5. 59% of Houseplant owners Feel Plants Help Wellness  

If perception is reality, then houseplants can certainly help with wellness. The same survey from CraftJack (cited earlier) found that 59% of houseplant owners say that plants are important to their wellness.

6. 72% of Plant Buyers Report that Plants Make them Happy

Ultimately, houseplants should make people happy. This statistic shows that they do. 72% of plant buyers report that plants make them happy according to a report from Grower Talks, which referenced a study from five industry businesses.

This is important because it speaks to the heart of plants and plant owners. All details aside, if plants make people happy then they are a useful, practical, smart purchase.


Industry Houseplants Statistics

1: Soulo, T. (2022, February 10). Ahrefs’ Keyword Data: More Coverage, Accuracy, and Utility Than Ever Before. SEO Blog by Ahrefs.

2: Plant & flower growing market size US 2022 | Statista. (n.d.). Statista.

3, 4 : Consumer Houseplant Purchasing Report 2021. (n.d.). Retrieved June 3, 2023, from

5: U.S. houseplants participation 2020 | Statista. (n.d.). Statista.

6: SURVEY: Decorating with Houseplants | Articulate. (2020, January 23). SURVEY: Decorating With Houseplants | Articulate.

7: Revitsky, L. (2020, April 20). Gen Z Houseplant Ownership Stems from the Desire to Care for Something Alive. CivicScience.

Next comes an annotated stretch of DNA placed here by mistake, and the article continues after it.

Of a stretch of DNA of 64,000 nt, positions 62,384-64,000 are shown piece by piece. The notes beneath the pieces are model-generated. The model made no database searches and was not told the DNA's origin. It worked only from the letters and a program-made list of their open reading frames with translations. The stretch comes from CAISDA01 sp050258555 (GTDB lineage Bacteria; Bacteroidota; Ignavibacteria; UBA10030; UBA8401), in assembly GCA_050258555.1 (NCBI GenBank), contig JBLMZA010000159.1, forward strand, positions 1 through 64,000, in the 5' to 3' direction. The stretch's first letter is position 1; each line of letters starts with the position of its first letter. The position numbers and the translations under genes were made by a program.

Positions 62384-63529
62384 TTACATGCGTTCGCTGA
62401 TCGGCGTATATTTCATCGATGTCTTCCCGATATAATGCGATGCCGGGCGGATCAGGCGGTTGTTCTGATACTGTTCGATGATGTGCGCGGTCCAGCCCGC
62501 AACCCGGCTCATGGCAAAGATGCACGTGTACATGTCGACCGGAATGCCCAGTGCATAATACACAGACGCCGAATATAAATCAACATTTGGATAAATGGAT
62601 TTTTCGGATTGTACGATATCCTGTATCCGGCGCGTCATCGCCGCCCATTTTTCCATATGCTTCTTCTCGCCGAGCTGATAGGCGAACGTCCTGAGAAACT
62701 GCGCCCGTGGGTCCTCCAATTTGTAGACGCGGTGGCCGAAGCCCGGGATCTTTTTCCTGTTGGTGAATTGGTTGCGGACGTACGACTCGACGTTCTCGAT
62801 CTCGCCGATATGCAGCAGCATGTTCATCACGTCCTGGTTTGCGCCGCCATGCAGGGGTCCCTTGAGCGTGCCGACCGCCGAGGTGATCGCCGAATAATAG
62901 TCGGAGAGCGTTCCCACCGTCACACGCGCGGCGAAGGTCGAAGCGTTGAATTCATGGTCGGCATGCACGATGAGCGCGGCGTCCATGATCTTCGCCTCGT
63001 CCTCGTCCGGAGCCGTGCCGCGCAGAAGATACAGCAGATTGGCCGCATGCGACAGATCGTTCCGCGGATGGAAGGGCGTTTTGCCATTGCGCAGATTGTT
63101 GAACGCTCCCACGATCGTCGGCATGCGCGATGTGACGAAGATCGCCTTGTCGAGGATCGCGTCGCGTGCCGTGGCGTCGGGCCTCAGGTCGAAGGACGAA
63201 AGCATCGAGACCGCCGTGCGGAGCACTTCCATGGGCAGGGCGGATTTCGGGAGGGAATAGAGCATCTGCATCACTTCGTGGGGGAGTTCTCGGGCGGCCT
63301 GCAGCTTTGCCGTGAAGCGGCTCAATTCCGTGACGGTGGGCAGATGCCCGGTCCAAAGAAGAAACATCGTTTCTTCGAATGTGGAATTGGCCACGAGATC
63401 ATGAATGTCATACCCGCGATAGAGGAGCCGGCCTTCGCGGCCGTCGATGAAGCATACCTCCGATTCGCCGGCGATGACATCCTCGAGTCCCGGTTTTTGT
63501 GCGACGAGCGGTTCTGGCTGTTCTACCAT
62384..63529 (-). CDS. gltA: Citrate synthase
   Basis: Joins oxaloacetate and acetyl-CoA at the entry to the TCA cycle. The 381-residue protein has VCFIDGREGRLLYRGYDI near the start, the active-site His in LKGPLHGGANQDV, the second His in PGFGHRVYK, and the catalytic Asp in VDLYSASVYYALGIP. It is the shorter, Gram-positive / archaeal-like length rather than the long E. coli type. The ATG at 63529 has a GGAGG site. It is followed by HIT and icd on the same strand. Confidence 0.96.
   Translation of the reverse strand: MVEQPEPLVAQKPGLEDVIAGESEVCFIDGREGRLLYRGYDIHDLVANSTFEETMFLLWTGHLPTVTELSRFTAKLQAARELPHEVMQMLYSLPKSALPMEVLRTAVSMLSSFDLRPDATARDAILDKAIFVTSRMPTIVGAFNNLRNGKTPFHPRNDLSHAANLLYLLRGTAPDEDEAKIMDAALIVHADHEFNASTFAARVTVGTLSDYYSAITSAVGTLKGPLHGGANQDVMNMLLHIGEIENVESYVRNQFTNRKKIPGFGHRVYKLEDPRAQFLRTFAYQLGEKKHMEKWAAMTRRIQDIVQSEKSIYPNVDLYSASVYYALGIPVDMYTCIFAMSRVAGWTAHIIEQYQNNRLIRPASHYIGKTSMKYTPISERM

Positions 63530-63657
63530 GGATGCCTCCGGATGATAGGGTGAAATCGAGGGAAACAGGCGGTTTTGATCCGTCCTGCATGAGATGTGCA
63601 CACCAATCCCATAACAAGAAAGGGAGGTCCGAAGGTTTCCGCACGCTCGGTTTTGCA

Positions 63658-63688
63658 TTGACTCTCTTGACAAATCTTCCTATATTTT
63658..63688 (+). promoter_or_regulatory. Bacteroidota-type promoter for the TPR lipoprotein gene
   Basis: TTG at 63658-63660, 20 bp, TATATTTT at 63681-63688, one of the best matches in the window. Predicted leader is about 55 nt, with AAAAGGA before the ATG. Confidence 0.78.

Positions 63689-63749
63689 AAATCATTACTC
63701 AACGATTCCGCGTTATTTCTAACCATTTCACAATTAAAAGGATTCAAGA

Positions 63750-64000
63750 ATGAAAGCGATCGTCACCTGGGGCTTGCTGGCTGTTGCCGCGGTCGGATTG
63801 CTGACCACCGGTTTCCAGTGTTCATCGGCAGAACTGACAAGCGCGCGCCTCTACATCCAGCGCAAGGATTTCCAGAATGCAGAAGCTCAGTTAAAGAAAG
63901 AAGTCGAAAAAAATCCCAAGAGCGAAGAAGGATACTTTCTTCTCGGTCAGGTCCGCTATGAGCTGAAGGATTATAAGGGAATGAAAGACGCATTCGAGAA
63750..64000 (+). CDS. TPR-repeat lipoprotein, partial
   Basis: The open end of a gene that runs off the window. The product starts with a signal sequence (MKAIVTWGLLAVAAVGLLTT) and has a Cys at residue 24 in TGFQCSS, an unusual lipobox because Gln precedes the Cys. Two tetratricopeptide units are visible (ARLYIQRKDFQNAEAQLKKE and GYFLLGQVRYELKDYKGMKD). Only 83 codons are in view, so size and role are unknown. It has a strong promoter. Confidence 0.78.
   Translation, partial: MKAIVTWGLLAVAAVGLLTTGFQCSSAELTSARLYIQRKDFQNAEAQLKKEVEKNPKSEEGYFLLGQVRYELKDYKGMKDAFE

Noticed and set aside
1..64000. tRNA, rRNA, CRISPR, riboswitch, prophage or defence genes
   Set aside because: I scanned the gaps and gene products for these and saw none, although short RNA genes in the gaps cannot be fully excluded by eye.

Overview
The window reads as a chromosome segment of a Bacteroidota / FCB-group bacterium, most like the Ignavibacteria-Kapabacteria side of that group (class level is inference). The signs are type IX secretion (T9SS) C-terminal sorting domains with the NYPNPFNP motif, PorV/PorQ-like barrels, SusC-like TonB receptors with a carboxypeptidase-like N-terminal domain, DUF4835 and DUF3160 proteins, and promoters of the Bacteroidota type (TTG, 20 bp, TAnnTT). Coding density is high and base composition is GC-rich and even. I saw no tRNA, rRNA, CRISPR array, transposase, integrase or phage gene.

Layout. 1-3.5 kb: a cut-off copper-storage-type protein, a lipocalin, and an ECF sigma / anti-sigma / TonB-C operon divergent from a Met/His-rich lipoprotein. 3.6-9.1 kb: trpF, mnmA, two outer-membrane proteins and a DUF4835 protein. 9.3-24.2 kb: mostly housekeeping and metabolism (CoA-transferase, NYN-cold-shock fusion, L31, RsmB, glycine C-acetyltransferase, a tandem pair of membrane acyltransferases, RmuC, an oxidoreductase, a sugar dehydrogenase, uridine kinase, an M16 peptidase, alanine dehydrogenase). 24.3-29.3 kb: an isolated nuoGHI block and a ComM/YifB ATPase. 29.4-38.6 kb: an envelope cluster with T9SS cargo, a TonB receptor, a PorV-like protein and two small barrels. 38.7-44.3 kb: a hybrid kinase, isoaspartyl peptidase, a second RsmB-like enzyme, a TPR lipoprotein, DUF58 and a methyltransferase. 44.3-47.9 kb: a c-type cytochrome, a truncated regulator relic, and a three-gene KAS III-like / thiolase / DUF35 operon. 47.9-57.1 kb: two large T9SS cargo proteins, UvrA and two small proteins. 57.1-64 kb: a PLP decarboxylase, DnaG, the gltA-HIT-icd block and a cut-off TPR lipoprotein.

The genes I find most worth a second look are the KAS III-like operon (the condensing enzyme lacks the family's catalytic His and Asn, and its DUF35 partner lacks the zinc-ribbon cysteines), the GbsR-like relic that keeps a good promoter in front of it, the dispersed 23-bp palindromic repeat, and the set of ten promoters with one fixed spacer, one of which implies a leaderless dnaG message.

8: H. (2021, January 11). The 5 hardest house plants to keep alive – and to avoid if you don’t have green fingers.

9: Americans kill nearly half their houseplants. So why do we still spend billions on them each year? (n.d.). Business Insider.

10: Is Gardening Easier or Harder Than It Looks? [Survey] – HomeAdvisor. (2021, September 21). Home Improvement Tips & Advice From HomeAdvisor.

11: Study Reveals Houseplants Are the New Pets. (n.d.). Study Reveals Houseplants Are the New Pets.


Lifestyle Houseplant Statistics


2: Lee, M. S., Lee, J., Park, B. J., & Miyazaki, Y. (2015, April 28). Interaction with indoor plants may reduce psychological and physiological stress by suppressing autonomic nervous system activity in young adults: a randomized crossover study. PubMed Central (PMC).

3: Lee, M. S., Lee, J., Park, B. J., & Miyazaki, Y. (2015, April 28). Interaction with indoor plants may reduce psychological and physiological stress by suppressing autonomic nervous system activity in young adults: a randomized crossover study. PubMed Central (PMC).

4: Effects of horticultural therapy on mood and heart rate in patients participating in an inpatient cardiopulmonary rehabilitation program – PubMed. (2005, October 1). PubMed.

5: Study Reveals Houseplants Are the New Pets. (n.d.). Study Reveals Houseplants Are the New Pets.

6: Houseplant Purchasing Trends. (2022, January 1). Houseplant Purchasing Trends.